Lawford-Smith, a New Zealand-born woman in her late 30s, is an associate professor of political philosophy at the University of Melbourne. In late February she launched a website, www.noconflicttheysaid.org, that invited women to contribute anonymous stories “about the impacts on women of men using women-only spaces”.
When Hannah McCann, a lecturer in gender studies at the same university, heard about the website, she was outraged. Two days later, McCann tweeted out an open letter to the university leadership accusing a staff member of creating a website that “vilified” trans people by denying the legitimacy of trans women and promoting the stereotype of trans people as predatory.
More than 2700 people signed the letter, including about 170 academics and 17 professors.
Students and staff staged a rally of more than 100 people and marched with placards to the office of the Dean of Arts, demanding action against one academic who, like many of them, identifies as a feminist and on the Left.
The letter caused divisions within the National Tertiary Education Union.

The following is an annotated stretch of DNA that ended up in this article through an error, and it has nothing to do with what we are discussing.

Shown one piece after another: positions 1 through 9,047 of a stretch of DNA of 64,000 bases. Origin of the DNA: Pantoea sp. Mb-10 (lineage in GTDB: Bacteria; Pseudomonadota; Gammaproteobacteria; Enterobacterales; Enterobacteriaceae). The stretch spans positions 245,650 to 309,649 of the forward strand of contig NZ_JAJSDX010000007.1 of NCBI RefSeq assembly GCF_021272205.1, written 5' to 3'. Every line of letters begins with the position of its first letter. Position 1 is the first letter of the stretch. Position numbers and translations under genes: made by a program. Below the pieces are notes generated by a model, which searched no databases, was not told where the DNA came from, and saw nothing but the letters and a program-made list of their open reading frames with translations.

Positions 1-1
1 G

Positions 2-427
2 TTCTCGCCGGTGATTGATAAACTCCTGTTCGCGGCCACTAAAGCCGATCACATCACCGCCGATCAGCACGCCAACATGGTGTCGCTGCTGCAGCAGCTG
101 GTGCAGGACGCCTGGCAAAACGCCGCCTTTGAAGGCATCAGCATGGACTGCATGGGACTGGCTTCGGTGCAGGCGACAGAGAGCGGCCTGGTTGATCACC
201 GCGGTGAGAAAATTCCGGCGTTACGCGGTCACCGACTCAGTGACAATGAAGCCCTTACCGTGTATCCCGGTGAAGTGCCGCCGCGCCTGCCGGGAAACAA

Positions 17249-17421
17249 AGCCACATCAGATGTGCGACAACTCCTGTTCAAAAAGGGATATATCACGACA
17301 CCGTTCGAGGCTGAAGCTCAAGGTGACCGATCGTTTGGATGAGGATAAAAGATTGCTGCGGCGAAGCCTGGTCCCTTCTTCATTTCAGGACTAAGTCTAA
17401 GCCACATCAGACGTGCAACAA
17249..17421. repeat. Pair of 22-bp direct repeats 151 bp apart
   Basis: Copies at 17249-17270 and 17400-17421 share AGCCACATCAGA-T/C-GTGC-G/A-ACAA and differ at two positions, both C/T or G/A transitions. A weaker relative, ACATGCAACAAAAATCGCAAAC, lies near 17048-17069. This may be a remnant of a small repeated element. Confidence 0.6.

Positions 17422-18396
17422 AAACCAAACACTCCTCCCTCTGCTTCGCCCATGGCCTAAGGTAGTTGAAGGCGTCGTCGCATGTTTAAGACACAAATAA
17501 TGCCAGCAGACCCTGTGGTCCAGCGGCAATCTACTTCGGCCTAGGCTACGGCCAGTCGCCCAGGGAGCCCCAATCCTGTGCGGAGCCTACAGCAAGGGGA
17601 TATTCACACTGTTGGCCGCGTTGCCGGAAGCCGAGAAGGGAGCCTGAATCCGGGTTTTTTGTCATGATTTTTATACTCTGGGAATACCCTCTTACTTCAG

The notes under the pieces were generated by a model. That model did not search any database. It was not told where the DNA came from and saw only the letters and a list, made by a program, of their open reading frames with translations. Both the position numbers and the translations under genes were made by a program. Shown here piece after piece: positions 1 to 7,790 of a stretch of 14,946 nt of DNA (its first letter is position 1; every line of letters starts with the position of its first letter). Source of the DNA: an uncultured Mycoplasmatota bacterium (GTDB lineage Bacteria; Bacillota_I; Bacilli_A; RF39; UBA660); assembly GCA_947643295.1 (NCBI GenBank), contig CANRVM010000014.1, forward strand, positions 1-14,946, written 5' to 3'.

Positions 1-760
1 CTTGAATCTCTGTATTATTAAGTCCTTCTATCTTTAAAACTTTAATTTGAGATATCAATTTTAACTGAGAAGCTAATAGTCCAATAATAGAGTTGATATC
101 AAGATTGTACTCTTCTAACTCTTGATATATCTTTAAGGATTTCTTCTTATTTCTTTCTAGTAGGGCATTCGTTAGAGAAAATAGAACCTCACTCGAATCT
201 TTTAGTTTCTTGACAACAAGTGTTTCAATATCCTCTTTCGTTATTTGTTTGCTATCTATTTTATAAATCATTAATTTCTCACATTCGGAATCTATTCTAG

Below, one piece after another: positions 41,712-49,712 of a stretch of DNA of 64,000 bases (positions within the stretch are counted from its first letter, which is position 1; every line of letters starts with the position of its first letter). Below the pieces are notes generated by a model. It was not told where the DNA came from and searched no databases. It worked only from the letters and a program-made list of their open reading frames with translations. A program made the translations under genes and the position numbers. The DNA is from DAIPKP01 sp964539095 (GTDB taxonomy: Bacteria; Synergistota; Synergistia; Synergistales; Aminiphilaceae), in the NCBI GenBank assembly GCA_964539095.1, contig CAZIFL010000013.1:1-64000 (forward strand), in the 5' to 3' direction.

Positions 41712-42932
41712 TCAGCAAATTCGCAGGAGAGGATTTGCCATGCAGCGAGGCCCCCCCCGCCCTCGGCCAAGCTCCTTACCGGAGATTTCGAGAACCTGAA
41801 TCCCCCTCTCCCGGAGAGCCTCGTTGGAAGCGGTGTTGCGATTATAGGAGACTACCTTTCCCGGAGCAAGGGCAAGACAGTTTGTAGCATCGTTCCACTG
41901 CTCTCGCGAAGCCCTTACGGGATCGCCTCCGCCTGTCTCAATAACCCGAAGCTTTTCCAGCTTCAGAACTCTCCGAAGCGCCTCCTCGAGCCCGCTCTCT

Big internet companies are increasingly defining gender-critical feminism as hate speech. In 2019, Lawford-Smith was reported for hate speech for tweeting that trans women who were biologically male should not have access to women-only spaces. Twitter banned her and she lost all her professional contacts and platform. Her protests to Twitter produced only automated responses.
“I’m in the peculiar position of being an associate professor at a great university, who cannot have a Twitter account to promote her own research, because it’s deemed hateful,” she says. “It’s terrifying that an American company is controlling the speech of the whole world.”
Lawford-Smith’s claim seemed to be borne out by a recent episode of the ABC program, You Can’t Ask That, on lesbians. A trans woman cheerfully tells the camera: “Trans women are women… I can be a lesbian and suck some dick. It just has to be attached to a good-looking lady.” On the same show gender-critical feminists, many of whom are lesbian, were casually trashed as TERFs, without a representative of that viewpoint being heard.
CA — . Gender critical feminism may soon be construed as hate speech in Canada under the Canadian Criminal Code.
Gender critical feminism is a branch of feminism that maintains that one’s objective, biological sex is immutable and should take priority over one’s subjective, self-identified gender. All other principles of gender critical feminism rely on these main principles of biology over ideology. Gender critical feminists are, first and foremost, feminists, and as such we prioritize the rights, safety and dignity of women and children.